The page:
J is a stereotypical absent-minded scientist – I’m constantly reminding him what we’re doing and where we are going. It’s a running joke between us. He’s also a fierce feminist and is constantly angered by the crappy things people are constantly doing to each other. J is very much someone who believes 100% “a person is a person, and that everyone should be treated with respect, regardless of anything”. But he doesn’t just say he believes that, he lives it. And he lives it in a more honest way than I’ve ever seen anyone do so before. With some people, getting angry over injustice is about performing an act to get others to see that you are a “good person”. With J, getting angry over an injustice is a genuine, visceral response that has nothing to do with how others perceive him, or anything to do with performing the socially acceptable dance of “look, I’m a good person, really”. It’s his honest, knee-jerk response, regardless of rewards or consequences therein. And that’s what makes him such an awesome person.

When I first met J, we instantly clicked as friends. I felt comfortable and relaxed, and didn’t try to “pass” as neurotypical in front of him (I usually put effort into this when I first meet people, because I’ve learned that not doing so usually ends significantly worse). As a consequence, he saw the stimming, the spinning in circles, the constant obsessions over various textures of clothing, and everything else, right from the start. We started grocery shopping together almost immediately – I have a car, he doesn’t, and you can’t get anywhere in this town with any amount of efficiency, unless you have a car, or you’re willing to walk >1 mile with groceries on either end of a long bus ride. So I offered, and he accepted, and that was the beginning of a wonderful friendship. Since we first met, he has been great with all my little quirks.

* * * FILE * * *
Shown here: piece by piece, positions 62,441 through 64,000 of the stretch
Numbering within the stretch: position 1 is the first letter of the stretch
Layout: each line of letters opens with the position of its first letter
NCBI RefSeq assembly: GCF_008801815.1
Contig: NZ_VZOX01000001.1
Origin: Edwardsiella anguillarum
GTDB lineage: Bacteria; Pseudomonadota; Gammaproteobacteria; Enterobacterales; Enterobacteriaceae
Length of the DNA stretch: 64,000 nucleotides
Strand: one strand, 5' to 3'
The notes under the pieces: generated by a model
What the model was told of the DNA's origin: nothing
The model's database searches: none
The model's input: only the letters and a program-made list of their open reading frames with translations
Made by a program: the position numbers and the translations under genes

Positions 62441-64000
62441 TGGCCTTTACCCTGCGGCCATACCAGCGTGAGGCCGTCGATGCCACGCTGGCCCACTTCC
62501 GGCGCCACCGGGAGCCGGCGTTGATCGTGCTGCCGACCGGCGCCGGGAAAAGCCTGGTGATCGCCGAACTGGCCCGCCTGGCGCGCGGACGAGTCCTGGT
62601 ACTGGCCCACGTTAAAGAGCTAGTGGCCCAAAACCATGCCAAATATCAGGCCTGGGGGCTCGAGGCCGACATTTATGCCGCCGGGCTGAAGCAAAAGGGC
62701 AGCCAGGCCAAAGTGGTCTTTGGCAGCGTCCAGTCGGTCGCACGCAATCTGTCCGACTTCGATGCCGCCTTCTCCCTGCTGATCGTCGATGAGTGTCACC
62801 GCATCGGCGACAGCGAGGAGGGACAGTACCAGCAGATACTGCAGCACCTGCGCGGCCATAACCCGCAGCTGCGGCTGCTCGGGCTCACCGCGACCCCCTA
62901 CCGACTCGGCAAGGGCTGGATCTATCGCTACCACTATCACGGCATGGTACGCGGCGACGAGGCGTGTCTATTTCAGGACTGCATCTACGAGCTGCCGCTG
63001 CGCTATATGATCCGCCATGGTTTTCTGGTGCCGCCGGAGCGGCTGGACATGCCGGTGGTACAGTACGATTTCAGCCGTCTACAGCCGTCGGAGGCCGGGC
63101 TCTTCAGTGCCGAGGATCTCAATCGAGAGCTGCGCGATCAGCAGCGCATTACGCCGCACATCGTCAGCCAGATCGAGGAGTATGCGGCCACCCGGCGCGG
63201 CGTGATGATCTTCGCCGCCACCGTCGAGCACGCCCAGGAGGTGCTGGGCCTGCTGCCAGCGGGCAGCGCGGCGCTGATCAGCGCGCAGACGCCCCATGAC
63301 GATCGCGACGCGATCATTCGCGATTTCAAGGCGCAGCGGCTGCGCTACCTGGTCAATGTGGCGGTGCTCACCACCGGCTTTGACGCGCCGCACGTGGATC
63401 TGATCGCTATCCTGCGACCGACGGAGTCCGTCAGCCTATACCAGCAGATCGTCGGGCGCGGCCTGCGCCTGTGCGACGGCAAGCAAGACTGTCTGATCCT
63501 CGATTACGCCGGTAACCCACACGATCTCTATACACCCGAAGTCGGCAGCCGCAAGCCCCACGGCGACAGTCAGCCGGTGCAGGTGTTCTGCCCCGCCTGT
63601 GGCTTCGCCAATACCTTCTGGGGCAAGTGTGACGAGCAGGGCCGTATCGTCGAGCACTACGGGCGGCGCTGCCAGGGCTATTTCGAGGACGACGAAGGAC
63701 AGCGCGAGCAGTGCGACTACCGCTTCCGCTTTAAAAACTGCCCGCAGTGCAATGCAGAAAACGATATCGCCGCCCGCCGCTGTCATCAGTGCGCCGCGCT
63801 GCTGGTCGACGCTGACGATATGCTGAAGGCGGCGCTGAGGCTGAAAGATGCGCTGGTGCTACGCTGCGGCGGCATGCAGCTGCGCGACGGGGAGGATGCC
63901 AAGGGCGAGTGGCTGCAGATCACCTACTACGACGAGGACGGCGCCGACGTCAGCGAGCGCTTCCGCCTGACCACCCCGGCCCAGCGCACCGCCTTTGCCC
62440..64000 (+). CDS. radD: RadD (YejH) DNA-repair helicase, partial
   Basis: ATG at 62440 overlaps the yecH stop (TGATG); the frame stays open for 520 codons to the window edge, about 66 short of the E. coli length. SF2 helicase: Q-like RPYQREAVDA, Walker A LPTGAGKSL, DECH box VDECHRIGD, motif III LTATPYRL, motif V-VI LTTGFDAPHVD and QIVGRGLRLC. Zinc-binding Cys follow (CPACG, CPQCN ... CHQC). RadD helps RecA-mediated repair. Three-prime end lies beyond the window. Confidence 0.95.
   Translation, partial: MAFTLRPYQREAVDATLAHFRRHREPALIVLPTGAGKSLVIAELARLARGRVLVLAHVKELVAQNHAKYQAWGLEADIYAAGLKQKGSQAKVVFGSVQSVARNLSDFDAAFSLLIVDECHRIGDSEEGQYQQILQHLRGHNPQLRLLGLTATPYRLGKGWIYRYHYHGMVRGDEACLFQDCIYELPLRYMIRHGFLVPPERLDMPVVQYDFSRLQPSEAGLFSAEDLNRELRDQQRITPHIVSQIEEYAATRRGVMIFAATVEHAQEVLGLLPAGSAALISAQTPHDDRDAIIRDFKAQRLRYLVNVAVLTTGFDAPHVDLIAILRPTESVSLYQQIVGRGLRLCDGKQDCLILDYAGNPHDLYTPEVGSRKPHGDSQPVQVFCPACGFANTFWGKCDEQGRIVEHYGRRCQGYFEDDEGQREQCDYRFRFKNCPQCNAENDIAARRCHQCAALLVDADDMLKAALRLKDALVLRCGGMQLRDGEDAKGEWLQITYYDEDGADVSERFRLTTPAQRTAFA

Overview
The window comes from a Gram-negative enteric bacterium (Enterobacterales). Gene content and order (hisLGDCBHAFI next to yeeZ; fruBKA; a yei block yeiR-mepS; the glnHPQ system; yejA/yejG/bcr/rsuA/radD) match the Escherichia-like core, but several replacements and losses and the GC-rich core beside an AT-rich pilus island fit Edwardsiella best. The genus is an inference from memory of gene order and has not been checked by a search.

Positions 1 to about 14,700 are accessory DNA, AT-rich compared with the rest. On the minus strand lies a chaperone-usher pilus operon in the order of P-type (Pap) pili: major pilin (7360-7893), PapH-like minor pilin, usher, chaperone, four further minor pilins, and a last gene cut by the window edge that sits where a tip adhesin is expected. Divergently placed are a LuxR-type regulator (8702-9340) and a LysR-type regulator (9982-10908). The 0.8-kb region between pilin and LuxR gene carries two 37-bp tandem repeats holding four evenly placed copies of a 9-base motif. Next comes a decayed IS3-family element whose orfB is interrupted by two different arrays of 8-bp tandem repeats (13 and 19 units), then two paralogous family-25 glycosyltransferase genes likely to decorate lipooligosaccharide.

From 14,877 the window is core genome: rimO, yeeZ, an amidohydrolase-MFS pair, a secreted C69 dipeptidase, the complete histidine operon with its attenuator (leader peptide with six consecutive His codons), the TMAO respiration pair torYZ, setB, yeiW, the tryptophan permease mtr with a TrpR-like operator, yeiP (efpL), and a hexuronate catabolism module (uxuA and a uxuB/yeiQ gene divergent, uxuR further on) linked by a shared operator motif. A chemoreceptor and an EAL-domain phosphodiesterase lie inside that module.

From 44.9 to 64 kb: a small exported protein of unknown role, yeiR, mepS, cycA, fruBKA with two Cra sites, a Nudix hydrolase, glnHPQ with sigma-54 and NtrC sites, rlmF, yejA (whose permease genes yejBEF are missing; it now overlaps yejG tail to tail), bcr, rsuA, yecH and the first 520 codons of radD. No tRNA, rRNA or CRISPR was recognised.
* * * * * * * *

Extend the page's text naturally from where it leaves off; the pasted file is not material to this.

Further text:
I’ve talked before about how one of my stims is to repeat everything that is being said, or to sign the word I’m currently perseverating on, using American Sign Language and finger-spelling (see post: My Hands are Echolalic). Well, when J noticed that, instead of wondering what my hands were doing, or saying it was bad, he said “woah, is that ASL?” – he’d always wanted to learn sign, and when I told him that my hands were spelling things, he didn’t bat an eye. He was fascinated, and asked a bunch of really good questions about what they were saying. It ended with me teaching him the alphabet. Now he tries to read my hands sometimes. And when I’m tired and not processing speech, sometimes I can fingrespell to him.

In the grocery store, I memorize where everything I need is. I also memorize the usual pricing schemes. We often so to several stores, because there are different products needed. As a consequence, some items overlap. I mentioned J is an absent-minded scientist. When we go shopping, we have a deal. I tell him where everything is and how much it costs, and whether it is better to get it at one place or another. He deals with the people for me, and helps keep the sensory overload to a minimum. We each have our own unique skillsets that make the trip faster and more painless for the other. Combined powers.

We also go to costco together. Now I love costco. I love the big boxes, with their giant aisles and super-organized shelves with thousands of things. I think they are fascinating. But costco is nearly always packed with people, so I have to go during quiet times. I should also mention that I am obsessed with stuffed animals, have 323 of them, and have a super-soft spot in my heart for them. All of them. And I can name them all and tell you how and when I got them. But I digress. Anyway, one day we were on a costco run, and costco greeted us with a bin full of giant stuffed bears. Immediately I abandoned the cart to make a bee-line towards it, and J smiled. He took the cart and followed me to the giant stuffed bears. I greeted them, and told them I wished I could take one home. But I knew I probably shouldn’t.